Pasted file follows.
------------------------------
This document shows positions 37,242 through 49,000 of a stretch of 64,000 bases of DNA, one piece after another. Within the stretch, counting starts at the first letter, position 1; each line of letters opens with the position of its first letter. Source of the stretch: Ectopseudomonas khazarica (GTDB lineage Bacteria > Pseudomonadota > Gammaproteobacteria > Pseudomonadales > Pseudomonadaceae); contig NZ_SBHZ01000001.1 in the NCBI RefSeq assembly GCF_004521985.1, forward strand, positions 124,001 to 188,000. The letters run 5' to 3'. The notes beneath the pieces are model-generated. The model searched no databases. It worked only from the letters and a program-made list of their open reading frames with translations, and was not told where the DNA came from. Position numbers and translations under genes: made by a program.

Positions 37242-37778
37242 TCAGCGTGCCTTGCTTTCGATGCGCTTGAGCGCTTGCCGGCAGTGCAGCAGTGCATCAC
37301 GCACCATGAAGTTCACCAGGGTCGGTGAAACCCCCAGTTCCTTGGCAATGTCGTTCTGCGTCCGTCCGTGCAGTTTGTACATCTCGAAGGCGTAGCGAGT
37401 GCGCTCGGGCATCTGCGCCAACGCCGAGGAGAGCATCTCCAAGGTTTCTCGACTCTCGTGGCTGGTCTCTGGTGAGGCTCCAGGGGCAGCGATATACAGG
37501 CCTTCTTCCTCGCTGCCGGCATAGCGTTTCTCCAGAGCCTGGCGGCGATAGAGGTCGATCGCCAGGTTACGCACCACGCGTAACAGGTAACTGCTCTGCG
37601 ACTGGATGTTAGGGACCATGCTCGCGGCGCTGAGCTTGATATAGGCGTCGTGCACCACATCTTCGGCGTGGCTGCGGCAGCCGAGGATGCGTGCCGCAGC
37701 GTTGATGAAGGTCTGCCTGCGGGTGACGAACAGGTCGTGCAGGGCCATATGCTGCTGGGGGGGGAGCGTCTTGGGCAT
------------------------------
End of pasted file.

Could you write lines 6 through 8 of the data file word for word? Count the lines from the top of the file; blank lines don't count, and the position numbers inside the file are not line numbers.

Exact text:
37501 CCTTCTTCCTCGCTGCCGGCATAGCGTTTCTCCAGAGCCTGGCGGCGATAGAGGTCGATCGCCAGGTTACGCACCACGCGTAACAGGTAACTGCTCTGCG
37601 ACTGGATGTTAGGGACCATGCTCGCGGCGCTGAGCTTGATATAGGCGTCGTGCACCACATCTTCGGCGTGGCTGCGGCAGCCGAGGATGCGTGCCGCAGC
37701 GTTGATGAAGGTCTGCCTGCGGGTGACGAACAGGTCGTGCAGGGCCATATGCTGCTGGGGGGGGAGCGTCTTGGGCAT